1
$\begingroup$

I'm struggling with the following White's Fluids Mechanics problem:

Gate AB is a quarter-circle 10 ft wide and hinged at B. Find the force F just sufficient to keep the gate from opening. The gate is uniform and weighs 3000 lbf.

enter image description here

For the horizontal force I found the height for the center of gravity $h_{CG}=4ft$ and the area of the vertical plane where the surface is projected $A_{proj}=8*10ft^2$ and therefore have $F_H=\gamma_{water}*h_{CG}*A_{proj}$ = 19968 lbf. Then I found how many $ft$ below A was the horizontal force (center of pressure CP): $y_{CP}=-\frac{I_{xx}*\sin{90^o}}{h_{CG}*A_{proj}}=1.(3)ft$ and therefore the horizontal force is $h_{CG}+y_{CP}=5.(3)ft$ below $A$. Finally, the vertical force $F_V$ is equal to the weight of the missing piece of water above the gate and this is where my problem begins. The following image is from White's Fluid Mechanics Solutions and it illustrates what I'm doing to determine $F_V=8570lbf$ enter image description here

But then, in the solutions, the line of action $x$ of the vertical force is found by summing the moments around B: $\sum M_B=8570*x = 39936*4 − 31366*(4.605)$, $x=1.787ft$. My first problem is: to measure the torque around B shouldn't I use the sine of the angle between the length from B to the point of application of $F_V$, which I don't know yet?

My doubt is further instigated when measuring the torque of all the forces, around B. This is the force diagram drawn for this problem after determining the horizontal distances from B of all the forces ($F_V$,$F_H$ and $Weight$). The torque is therefore: $\sum M_B(clockwise)=0=F(8.0) + (3000)(2.907) − (8570)(1.787) − (19968)(2.667)$. All the moments are determined using the horizontal distances from the hinged point. Shouldn't it be, as I've said, the $||force||\times ||r|| \sin{\theta}$, where $r$ is the distance between B and the point of application of the force and $\theta$ the angle between them. enter image description here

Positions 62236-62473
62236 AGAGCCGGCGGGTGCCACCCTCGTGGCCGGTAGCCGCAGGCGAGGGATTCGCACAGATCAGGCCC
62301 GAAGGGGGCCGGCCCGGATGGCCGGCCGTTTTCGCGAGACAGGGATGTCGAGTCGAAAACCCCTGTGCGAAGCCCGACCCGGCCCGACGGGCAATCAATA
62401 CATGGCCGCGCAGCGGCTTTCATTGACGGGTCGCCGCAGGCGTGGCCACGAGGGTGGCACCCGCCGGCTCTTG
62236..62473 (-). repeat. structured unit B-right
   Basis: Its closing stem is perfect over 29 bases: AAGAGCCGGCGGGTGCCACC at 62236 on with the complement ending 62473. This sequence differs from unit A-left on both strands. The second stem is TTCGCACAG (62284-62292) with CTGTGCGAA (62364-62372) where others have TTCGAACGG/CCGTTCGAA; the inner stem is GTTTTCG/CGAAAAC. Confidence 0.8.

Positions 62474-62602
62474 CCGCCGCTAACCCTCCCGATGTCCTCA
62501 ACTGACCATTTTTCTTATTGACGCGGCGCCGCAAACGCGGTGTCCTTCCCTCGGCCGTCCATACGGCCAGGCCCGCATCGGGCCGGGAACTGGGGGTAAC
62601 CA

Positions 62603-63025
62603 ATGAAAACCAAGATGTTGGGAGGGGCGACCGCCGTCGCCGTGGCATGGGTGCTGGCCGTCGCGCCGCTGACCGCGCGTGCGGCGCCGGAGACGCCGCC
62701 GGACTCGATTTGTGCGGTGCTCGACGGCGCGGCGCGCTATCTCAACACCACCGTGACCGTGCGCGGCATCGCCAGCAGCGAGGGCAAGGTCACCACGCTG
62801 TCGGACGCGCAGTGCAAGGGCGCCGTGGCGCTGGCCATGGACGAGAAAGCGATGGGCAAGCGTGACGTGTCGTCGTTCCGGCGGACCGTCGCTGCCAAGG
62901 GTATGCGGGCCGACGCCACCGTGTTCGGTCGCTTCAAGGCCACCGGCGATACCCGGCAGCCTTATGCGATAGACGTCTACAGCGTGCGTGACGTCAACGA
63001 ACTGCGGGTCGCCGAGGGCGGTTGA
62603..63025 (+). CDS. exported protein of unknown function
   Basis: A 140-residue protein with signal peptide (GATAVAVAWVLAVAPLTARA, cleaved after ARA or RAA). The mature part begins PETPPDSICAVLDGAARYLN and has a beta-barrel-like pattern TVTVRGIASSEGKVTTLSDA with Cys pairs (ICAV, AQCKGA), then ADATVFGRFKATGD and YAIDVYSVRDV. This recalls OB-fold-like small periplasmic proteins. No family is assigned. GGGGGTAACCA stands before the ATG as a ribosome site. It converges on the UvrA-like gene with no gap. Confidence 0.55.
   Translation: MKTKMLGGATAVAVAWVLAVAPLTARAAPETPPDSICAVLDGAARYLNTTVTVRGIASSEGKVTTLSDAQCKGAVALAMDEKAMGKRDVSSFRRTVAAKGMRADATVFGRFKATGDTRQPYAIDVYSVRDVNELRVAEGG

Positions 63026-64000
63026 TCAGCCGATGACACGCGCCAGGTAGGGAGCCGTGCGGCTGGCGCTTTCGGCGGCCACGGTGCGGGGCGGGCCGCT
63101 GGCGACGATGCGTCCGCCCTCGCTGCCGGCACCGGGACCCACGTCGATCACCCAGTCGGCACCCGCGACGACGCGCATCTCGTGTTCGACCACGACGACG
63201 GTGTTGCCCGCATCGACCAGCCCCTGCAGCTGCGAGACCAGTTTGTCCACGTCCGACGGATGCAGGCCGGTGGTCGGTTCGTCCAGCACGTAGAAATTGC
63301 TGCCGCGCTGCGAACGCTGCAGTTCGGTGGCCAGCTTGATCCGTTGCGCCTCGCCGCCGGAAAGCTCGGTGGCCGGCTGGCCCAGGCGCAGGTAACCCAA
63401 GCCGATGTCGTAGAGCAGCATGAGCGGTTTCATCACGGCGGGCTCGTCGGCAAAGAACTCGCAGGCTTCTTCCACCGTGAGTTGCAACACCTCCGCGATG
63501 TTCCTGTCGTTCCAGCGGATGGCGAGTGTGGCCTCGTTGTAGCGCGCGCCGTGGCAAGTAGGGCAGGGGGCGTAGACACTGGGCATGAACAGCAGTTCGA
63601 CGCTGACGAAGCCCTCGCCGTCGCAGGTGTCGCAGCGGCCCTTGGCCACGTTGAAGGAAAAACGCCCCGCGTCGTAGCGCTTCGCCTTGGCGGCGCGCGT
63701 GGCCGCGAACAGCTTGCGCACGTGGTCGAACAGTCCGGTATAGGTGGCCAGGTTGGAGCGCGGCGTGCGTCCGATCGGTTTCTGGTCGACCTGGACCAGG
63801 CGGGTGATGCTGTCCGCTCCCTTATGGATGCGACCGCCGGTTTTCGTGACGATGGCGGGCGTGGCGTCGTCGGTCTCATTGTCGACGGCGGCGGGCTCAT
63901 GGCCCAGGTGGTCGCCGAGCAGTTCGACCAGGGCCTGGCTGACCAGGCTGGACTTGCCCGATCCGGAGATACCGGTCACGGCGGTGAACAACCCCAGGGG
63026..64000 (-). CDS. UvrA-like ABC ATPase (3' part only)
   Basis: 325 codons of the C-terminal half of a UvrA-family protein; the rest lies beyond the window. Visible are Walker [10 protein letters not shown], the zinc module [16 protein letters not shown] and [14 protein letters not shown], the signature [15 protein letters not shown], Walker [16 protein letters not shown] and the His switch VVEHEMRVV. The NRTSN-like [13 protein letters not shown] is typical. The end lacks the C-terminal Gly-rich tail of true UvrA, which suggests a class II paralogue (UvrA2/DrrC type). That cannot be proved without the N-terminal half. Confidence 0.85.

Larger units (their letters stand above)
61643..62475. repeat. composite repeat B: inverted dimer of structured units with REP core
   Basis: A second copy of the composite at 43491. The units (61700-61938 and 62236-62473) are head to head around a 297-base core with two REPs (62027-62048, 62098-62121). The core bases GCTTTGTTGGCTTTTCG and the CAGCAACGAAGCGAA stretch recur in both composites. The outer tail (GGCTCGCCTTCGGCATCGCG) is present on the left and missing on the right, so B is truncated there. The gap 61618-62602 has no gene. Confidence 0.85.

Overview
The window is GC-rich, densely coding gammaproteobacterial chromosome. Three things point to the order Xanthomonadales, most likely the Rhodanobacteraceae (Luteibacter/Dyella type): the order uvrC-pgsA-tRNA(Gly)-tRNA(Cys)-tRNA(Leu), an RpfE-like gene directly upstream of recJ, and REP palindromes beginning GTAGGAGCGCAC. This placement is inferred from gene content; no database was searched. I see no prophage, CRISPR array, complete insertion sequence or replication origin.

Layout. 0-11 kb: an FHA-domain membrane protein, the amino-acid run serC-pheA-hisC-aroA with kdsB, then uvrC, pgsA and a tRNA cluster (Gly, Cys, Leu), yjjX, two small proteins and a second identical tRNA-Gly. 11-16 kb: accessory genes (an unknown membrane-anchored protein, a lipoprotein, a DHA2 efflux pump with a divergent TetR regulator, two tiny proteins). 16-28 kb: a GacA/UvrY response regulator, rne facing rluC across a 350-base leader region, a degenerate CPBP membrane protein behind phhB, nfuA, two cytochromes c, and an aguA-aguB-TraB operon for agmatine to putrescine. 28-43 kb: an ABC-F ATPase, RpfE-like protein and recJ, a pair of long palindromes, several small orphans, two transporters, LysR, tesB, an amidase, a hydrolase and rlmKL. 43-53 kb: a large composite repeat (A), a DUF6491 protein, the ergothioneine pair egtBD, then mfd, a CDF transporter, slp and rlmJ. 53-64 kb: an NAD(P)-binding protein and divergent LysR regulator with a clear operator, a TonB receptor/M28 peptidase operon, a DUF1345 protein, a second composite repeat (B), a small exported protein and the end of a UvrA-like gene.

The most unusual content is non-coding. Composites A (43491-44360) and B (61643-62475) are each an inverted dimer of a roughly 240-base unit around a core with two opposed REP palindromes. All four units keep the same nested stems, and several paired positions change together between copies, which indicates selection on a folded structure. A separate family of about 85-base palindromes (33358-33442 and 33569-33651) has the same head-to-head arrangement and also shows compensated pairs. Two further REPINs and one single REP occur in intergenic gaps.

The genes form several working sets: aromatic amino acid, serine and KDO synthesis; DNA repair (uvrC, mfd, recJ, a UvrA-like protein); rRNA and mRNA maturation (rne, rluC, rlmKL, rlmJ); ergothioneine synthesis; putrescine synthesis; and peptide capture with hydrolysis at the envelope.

Another problem-example where I have the same issue is this:

The 2 inch by 2 inch by 12 ft spar buoy from the figure has 5 lbm of steel attached and has gone aground on a rock. If the rock exerts no moments on the spar, compute the angle of inclination $\theta$

enter image description here

After I found the weight of the wood spar buoy $W_{wood}$ and the buoyancy $B$ this is the following torque about A: $\sum M_A=0=W_{wood}*(6\sin{\theta})-B*(\frac{submergedlength}{2}\sin{\theta})$, these are the distances to the right of A of each force and my question arises once again. Thank you for your time.

$\endgroup$

closed as off-topic by sammy gerbil, John Rennie, Kyle Kanos, Qmechanic Jan 28 '17 at 23:56

This question appears to be off-topic. The users who voted to close gave this specific reason:

  • "Homework-like questions should ask about a specific physics concept and show some effort to work through the problem. We want our questions to be useful to the broader community, and to future users. See our meta site for more guidance on how to edit your question to make it better" – sammy gerbil, John Rennie, Kyle Kanos, Qmechanic
If this question can be reworded to fit the rules in the help center, please edit the question.